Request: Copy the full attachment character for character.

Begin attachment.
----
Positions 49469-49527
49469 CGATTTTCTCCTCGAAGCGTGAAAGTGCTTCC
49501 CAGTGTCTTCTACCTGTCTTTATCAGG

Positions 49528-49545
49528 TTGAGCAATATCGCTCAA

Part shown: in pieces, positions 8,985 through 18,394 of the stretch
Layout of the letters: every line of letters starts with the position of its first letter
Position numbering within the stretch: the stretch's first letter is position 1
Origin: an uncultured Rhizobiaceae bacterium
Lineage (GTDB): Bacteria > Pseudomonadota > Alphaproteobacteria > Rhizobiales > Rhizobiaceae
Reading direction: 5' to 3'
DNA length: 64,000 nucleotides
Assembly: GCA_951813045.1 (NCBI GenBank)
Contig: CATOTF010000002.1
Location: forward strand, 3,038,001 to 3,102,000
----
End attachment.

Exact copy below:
Positions 49469-49527
49469 CGATTTTCTCCTCGAAGCGTGAAAGTGCTTCC
49501 CAGTGTCTTCTACCTGTCTTTATCAGG

Positions 49528-49545
49528 TTGAGCAATATCGCTCAA

Part shown: in pieces, positions 8,985 through 18,394 of the stretch
Layout of the letters: every line of letters starts with the position of its first letter
Position numbering within the stretch: the stretch's first letter is position 1
Origin: an uncultured Rhizobiaceae bacterium
Lineage (GTDB): Bacteria > Pseudomonadota > Alphaproteobacteria > Rhizobiales > Rhizobiaceae
Reading direction: 5' to 3'
DNA length: 64,000 nucleotides
Assembly: GCA_951813045.1 (NCBI GenBank)
Contig: CATOTF010000002.1
Location: forward strand, 3,038,001 to 3,102,000